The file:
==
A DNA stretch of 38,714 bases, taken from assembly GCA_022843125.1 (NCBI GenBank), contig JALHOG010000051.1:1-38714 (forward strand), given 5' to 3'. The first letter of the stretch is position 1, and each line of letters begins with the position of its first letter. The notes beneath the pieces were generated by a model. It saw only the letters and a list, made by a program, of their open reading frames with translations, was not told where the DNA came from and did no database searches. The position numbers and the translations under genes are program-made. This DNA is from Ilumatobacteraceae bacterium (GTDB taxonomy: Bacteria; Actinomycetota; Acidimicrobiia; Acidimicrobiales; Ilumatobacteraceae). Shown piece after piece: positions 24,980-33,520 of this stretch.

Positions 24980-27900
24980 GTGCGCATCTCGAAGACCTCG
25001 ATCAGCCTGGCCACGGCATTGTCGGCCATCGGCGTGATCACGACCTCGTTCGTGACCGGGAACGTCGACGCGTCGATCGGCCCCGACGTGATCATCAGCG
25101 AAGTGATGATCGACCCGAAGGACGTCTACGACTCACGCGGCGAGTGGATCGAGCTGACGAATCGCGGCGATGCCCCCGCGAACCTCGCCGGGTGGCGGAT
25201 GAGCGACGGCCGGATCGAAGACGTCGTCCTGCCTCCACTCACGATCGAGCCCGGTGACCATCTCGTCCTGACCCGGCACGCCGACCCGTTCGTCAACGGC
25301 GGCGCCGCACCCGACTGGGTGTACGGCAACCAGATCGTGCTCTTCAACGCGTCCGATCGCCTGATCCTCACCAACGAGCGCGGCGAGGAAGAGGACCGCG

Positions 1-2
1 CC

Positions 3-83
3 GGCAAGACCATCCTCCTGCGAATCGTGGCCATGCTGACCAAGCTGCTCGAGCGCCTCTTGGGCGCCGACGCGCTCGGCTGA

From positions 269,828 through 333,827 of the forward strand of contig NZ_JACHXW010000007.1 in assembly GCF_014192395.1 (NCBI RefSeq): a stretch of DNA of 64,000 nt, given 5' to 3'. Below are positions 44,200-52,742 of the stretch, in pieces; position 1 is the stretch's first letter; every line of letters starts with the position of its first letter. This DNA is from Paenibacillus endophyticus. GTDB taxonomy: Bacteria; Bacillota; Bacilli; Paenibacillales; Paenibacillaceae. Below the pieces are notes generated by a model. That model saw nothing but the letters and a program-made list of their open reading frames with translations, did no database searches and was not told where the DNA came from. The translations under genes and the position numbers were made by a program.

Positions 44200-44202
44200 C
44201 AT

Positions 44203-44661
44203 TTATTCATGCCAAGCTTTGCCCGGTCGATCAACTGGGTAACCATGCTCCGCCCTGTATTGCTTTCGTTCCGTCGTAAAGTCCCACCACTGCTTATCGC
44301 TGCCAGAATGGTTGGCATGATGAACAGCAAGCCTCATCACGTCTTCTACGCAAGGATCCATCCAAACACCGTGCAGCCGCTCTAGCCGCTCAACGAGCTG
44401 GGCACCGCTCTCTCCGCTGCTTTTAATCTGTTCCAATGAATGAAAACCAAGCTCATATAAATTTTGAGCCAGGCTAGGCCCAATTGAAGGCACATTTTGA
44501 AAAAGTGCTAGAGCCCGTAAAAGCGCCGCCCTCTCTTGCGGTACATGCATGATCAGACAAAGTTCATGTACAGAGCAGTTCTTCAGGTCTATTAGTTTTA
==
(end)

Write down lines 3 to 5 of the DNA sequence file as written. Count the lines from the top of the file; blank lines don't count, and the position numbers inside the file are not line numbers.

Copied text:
24980 GTGCGCATCTCGAAGACCTCG
25001 ATCAGCCTGGCCACGGCATTGTCGGCCATCGGCGTGATCACGACCTCGTTCGTGACCGGGAACGTCGACGCGTCGATCGGCCCCGACGTGATCATCAGCG
25101 AAGTGATGATCGACCCGAAGGACGTCTACGACTCACGCGGCGAGTGGATCGAGCTGACGAATCGCGGCGATGCCCCCGCGAACCTCGCCGGGTGGCGGAT